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XVIII. THE VITAGRAPHOSCOPE

Vaudeville is intrinsically episodic and discontinuous. Its audiences do not demand d'eno^uements. Sufficient unto each "turn" is the evil thereof. No one cares how many romances the singing com'edienne may have had if she can capably sustain the limelight and a high note or two. The audiences reck not if the performing dogs get to the pound the moment they have jumped through their last hoop. They do not desire bulletins about the possible injuries received by the comic bicyclist who retires head-first from the stage in a crash of (property) china-ware. Neither do they consider that their seat coupons entitle them to be instructed whether or no there is a sentiment between the lady solo banjoist and the Irish monologist.

Therefore let us have no lifting of the curtain upon a tableau of the united lovers, backgrounded by defeated villainy and derogated by the comic, osculating maid and butler, thrown in as a sop to the Cerberi of the fifty-cent seats.

But our programme ends with a brief "turn" or two; and then to the exits. Whoever sits the show out may find, if he will, the slender thread that binds together, though ever so slightly, the story that, perhaps, only the Walrus will understand.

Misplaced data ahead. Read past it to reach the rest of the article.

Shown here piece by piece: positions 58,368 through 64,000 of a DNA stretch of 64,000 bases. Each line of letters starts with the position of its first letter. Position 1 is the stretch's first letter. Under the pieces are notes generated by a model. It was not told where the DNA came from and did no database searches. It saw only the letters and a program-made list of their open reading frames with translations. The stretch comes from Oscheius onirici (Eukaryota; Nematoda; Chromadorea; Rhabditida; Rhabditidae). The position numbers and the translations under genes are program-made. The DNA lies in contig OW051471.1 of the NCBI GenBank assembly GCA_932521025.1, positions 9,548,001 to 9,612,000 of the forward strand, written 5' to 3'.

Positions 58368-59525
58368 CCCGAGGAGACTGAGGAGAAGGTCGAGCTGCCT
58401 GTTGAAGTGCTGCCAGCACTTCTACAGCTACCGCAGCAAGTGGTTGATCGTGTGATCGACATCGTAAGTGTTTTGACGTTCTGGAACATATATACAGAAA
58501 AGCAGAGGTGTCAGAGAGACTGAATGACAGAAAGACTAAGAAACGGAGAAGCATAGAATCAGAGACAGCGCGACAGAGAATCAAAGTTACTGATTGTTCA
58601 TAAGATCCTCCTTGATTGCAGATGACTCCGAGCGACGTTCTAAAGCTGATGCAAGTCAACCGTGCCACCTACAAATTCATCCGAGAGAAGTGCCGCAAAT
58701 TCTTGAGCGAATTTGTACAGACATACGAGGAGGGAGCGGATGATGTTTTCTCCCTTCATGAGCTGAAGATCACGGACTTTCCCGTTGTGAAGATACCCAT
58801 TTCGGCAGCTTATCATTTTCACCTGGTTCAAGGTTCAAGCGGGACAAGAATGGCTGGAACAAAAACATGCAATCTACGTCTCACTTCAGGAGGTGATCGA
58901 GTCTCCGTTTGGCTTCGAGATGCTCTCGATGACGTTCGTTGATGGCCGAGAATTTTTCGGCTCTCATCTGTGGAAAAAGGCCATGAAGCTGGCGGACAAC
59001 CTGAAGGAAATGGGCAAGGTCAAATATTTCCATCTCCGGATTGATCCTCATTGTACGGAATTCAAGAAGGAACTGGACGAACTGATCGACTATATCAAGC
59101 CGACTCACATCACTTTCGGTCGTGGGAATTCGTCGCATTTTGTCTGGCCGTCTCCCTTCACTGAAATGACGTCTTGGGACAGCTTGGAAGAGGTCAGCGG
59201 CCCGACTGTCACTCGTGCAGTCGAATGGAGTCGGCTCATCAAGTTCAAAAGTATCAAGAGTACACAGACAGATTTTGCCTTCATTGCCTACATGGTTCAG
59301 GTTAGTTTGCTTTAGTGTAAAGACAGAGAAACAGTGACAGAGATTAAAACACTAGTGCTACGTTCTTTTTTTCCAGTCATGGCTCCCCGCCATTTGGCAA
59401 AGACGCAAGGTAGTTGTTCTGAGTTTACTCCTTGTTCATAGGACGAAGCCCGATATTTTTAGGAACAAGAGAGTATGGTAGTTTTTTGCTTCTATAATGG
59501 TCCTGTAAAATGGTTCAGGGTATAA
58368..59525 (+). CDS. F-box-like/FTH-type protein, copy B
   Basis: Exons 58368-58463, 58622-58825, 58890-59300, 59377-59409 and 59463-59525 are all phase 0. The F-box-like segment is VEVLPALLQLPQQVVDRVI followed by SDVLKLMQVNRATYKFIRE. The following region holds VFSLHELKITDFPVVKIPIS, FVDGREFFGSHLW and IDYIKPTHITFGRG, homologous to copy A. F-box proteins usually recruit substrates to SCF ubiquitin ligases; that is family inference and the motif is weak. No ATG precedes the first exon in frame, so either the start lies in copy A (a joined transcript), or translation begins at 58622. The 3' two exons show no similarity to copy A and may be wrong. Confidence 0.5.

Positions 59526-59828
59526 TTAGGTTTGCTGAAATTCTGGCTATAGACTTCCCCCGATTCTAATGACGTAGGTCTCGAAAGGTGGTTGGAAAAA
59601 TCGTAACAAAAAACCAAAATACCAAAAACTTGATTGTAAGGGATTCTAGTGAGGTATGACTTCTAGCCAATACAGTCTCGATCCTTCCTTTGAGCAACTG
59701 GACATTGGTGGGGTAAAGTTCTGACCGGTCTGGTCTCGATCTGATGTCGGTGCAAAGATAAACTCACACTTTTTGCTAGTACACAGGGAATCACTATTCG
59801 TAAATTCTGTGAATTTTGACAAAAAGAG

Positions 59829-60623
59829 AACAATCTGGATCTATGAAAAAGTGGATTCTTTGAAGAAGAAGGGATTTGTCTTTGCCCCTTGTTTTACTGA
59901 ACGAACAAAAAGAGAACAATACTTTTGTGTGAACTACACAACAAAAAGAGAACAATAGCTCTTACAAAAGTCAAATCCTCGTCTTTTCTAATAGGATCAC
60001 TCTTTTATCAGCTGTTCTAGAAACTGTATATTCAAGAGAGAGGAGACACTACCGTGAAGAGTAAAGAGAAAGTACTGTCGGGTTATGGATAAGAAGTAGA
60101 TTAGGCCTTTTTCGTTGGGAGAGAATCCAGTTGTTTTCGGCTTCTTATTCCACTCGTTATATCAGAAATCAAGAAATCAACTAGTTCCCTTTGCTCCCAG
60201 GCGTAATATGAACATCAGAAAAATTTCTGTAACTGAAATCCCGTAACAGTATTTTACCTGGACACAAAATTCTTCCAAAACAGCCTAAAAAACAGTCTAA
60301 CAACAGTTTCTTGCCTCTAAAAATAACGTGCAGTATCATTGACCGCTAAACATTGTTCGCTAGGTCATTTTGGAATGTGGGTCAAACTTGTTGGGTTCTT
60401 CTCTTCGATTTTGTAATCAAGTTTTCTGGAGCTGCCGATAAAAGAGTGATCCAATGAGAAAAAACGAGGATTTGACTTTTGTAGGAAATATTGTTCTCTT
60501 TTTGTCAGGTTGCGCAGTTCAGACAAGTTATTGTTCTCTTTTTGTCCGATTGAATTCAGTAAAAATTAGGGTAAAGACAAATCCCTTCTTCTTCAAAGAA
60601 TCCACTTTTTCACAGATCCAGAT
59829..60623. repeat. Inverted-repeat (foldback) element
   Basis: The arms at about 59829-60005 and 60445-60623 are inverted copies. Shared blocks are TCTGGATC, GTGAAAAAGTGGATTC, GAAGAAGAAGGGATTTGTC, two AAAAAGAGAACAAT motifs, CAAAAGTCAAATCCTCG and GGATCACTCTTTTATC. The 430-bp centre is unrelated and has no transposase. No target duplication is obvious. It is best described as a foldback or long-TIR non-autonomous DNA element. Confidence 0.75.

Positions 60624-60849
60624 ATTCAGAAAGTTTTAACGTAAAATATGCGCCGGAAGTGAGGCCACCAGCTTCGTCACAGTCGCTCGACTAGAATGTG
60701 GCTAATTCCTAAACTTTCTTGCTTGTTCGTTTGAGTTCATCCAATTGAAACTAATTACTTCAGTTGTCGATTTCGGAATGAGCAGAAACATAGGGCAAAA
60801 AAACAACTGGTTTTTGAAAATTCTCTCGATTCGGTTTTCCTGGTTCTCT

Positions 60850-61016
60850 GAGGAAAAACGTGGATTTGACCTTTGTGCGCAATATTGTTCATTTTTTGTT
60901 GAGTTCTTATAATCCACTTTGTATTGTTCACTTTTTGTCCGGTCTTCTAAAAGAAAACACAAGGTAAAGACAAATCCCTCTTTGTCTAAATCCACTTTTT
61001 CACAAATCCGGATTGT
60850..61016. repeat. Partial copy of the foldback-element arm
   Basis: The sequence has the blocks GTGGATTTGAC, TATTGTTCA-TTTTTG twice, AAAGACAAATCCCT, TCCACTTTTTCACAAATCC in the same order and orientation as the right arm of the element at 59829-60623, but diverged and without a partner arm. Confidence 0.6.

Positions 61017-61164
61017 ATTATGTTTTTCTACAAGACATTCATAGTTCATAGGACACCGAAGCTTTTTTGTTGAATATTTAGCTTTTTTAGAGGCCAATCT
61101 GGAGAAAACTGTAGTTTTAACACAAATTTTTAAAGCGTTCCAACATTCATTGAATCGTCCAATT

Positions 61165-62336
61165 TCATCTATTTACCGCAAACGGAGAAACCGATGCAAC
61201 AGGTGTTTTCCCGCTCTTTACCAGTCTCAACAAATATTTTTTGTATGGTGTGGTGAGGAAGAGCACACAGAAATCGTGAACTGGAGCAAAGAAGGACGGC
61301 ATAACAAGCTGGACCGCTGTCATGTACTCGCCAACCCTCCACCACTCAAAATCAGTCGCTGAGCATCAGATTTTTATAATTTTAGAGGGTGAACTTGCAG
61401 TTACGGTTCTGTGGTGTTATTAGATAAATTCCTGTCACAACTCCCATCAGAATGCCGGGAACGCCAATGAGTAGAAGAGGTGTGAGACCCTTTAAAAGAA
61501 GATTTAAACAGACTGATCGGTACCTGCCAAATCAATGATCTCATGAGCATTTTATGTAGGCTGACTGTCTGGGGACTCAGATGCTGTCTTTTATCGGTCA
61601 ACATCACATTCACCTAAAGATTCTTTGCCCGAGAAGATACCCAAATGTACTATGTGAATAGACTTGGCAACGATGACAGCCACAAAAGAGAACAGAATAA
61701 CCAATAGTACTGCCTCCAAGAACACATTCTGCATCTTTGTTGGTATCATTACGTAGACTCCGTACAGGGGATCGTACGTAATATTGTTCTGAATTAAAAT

Extracts from a letter from the first vice-president of the Republic Insurance Company, of New York City, to Frank Goodwin, of Coralio, Republic of Anchuria.

My Dear Mr. Goodwin: - Your communication per Messrs. Howland and Fourchet, of New Orleans, has reached us. Also their draft on N. Y. for $100,000, the amount abstracted from the funds of this company by the late J. Churchill Wahrfield, its former president The officers and directors unite in requesting me to express to you their sincere esteem and thanks for your prompt and much appreciated return of the entire missing sum within two weeks from the time of its disappearance Can assure you that the matter will not be allowed to receive the least publicity Regret exceedingly the distressing death of Mr. Wahrfield by his own hand, but Congratulations on your marriage to Miss Wahrfield many charms, winning manners, noble and womanly nature and envied position in the best metropolitan society Cordially yours, Lucius E. Applegate,

First Vice-President

the Republic Insurance Company.


XVII. TWO RECALLS | Cabbages and Kings | (Moving Pictures)